Will the Paradise Papers make a difference…this time?

The latest revelations from the International Consortium of Investigative Journalists (ICIJ), dubbed the Paradise Papers, highlight the failure of governments to stop the scourge of tax dodging and financial crime facilitated by offshore financial centres and law firms such as Appleby.

Following the Swiss Leaks, Lux Leaks and Panama Papers in addition to evidence from NGOs and trade unions (such as the European Federation of Public Service Unions (EPSU)-backed report on €1 billion worth of unpaid tax by McDonald’s), will EU governments finally act?

The Paradise Papers are a sorry reminder that money is available to finance the quality public services that are the backbone of social democracies.

The Tax Justice Network, which EPSU is a member of, estimates that governments lose US$500 billion a year in tax revenues due to tax avoidance by large companies. An additional US$200 billion a year is estimated to be lost due to the undeclared offshore wealth of tax evading individuals.

Untaxed wealth is not about the malfunctions of financial capitalism; it is, at the heart of it, causing and feeding on the unequal times we are living in. As 80 per cent of the offshore money belongs to 0.1 per cent of the global population and 50 per cent to the 0.01 per cent, it is no surprise that some of the world’s biggest multinationals feature in the Paradise leaks: Apple, Nike, Facebook, as well as some of the richest individuals, from the Queen to Bono.

What you won’t find are the public service workers that EPSU represents: nurses, carers, labour or tax inspectors, waste workers…for those workers, the Paradise Papers are hell. They pay twice: first through income tax and VAT to make up for the tax gap, and then again through wage cuts because public money is so scarce.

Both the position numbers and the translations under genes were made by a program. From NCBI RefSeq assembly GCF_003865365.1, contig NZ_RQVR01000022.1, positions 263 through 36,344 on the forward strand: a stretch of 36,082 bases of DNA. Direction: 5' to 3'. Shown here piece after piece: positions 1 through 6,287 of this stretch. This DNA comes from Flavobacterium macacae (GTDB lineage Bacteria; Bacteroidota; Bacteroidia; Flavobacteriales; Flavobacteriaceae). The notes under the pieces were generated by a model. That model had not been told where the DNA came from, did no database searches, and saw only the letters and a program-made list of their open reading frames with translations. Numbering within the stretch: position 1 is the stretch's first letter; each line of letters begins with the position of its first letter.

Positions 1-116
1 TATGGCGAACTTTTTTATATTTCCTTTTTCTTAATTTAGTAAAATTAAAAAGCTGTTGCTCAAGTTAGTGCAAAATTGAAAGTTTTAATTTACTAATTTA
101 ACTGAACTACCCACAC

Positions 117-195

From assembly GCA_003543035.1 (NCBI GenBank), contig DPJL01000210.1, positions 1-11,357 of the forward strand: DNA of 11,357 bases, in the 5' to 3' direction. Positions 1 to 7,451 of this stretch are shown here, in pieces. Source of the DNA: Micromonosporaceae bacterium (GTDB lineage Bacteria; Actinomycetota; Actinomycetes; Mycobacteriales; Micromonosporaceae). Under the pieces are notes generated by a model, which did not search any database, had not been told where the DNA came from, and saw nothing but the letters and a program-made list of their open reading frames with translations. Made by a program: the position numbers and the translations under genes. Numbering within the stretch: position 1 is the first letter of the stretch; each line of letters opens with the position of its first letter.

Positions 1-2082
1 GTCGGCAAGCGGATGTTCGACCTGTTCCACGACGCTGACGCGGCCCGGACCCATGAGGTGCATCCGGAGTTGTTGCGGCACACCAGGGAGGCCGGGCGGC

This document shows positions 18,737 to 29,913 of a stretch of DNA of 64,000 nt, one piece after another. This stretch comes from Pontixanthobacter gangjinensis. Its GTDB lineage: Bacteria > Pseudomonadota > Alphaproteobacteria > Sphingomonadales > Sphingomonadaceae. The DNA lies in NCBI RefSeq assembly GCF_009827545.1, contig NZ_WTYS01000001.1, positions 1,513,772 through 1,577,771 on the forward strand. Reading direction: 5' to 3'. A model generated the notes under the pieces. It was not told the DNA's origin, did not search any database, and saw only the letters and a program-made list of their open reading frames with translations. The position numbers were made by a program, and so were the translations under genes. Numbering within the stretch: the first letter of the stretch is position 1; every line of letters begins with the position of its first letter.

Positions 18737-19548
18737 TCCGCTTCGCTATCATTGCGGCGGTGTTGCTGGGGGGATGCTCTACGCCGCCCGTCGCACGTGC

EPSU has been calling for years to end austerity-led cuts in staff resources in tax administrations and enforcement units. The fight against white-collar crimes must be as tough as the fight against terrorism that breeds on global inequalities.

Tax collectors must be sufficiently armed to process the information flow from the Paradise Papers. They are also the ones, not companies, who can say whether activities revealed by the Paradise Papers are legal or not.

As a matter of urgency EU governments must improve and adopt the Commission’s corporate transparency proposal called ’public country-by-country reporting’ so that multinationals disclose publicly, for every single country where they have operations, the profits made, number of employees, information on subsidiaries through which profit is shifted to low or no tax jurisdictions. Yet, half of EU governments oppose the proposal.

The Paradise Papers bring further information on the real beneficiaries of letterbox companies and trusts. This is enough to establish a long-awaited public registry that should not be limited to money laundering. We would also argue, on the basis that the purpose of offshore companies is, in most cases, to circumvent not only tax but all kinds of regulations: shouldn’t they simply be banned? This would have the advantage that the likes of Appleby would lose the market that they benefit from.

On Tuesday, EU governments discussed a blacklist of non-cooperative jurisdictions. Many don’t want such a list. Yet, the proposal on the table does not go far enough to be effective. It should be comprehensive and include EU-based tax havens. It must deter companies, banks law firms and audit firms such as the ’big four’ from using offshore jurisdictions.

Sanctions must include removal of licenses as well as a ban on public contracts; those that dilapidate public services by not paying their fair share of tax cannot then be awarded public contracts to build roads or hospitals.